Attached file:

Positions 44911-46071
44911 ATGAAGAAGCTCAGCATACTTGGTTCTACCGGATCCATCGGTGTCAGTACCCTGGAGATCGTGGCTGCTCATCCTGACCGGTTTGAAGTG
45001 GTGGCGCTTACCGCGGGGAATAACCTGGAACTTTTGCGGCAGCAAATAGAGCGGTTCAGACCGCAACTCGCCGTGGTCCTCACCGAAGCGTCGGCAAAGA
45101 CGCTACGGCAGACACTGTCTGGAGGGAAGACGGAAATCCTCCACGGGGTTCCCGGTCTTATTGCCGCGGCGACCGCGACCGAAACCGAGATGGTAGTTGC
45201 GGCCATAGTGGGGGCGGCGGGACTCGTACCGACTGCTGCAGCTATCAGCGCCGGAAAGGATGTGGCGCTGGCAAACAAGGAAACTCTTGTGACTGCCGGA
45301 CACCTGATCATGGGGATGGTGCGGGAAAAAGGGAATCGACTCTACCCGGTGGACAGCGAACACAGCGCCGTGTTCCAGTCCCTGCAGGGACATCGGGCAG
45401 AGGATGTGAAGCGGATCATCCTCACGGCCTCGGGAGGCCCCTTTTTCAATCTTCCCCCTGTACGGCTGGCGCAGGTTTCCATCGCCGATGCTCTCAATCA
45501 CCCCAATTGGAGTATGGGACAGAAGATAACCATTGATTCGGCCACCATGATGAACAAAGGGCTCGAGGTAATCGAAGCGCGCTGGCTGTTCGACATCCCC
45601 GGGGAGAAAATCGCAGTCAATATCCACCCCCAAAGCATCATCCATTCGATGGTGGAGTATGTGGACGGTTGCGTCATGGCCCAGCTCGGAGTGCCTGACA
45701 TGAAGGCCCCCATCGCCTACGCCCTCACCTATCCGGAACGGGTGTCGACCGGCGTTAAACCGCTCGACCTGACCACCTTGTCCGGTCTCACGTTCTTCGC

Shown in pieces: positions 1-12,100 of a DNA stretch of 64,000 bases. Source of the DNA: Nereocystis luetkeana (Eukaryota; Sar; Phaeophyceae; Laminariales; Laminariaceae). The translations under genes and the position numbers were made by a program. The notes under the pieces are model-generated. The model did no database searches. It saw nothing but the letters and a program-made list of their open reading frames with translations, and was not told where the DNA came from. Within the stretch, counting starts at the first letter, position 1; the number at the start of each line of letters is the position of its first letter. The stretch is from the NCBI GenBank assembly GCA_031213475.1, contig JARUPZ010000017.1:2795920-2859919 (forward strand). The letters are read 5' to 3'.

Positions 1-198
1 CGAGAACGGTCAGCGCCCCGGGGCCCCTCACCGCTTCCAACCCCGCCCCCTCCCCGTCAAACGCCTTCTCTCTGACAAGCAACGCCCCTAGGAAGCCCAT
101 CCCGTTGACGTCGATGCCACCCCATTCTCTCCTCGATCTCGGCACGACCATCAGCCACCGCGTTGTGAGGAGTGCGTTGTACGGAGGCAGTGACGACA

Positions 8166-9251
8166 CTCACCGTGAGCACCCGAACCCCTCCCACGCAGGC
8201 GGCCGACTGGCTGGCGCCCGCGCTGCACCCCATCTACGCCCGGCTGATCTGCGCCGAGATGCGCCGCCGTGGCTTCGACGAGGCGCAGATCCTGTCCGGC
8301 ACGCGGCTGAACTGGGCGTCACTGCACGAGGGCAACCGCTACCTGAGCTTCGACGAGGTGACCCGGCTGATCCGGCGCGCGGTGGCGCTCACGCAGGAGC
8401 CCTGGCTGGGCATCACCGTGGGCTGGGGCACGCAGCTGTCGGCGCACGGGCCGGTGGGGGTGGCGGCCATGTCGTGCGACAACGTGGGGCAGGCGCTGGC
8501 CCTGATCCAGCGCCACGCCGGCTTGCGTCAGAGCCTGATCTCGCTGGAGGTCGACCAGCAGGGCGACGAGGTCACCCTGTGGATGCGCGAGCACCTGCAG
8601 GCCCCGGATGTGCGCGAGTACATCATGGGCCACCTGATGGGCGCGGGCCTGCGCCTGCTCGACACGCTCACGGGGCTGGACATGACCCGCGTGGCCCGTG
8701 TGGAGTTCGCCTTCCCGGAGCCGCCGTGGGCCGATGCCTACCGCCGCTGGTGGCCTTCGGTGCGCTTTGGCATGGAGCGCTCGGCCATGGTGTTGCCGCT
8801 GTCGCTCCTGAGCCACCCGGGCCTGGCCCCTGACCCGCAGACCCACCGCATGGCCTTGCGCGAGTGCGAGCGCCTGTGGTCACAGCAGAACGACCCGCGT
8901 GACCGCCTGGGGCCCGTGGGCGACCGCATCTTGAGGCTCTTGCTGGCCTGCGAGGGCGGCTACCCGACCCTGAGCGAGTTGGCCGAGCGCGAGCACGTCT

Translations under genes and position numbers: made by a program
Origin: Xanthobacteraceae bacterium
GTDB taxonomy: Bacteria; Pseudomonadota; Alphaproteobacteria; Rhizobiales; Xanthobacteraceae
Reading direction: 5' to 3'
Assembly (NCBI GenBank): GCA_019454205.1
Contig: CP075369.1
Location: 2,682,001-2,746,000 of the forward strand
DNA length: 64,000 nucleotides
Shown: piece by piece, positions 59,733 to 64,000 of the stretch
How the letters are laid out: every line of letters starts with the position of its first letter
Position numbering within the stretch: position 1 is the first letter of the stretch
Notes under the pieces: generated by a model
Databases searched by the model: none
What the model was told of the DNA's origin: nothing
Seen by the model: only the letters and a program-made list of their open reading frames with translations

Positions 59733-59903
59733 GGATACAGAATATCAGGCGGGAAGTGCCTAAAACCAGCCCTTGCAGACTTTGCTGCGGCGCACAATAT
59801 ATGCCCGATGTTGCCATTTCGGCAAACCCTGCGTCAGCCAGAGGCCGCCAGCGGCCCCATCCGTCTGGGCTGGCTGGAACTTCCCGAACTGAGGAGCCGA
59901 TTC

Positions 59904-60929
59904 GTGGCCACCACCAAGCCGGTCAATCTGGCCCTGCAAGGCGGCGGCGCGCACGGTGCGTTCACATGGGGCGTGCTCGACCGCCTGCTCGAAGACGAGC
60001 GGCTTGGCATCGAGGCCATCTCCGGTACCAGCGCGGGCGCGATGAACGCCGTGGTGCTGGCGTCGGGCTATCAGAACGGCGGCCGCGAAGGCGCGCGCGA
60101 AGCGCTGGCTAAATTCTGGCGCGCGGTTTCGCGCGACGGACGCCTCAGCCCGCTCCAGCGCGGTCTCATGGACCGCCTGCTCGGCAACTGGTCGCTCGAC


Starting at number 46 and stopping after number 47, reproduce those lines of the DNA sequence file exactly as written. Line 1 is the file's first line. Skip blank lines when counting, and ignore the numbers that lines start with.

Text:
60001 GGCTTGGCATCGAGGCCATCTCCGGTACCAGCGCGGGCGCGATGAACGCCGTGGTGCTGGCGTCGGGCTATCAGAACGGCGGCCGCGAAGGCGCGCGCGA
60101 AGCGCTGGCTAAATTCTGGCGCGCGGTTTCGCGCGACGGACGCCTCAGCCCGCTCCAGCGCGGTCTCATGGACCGCCTGCTCGGCAACTGGTCGCTCGAC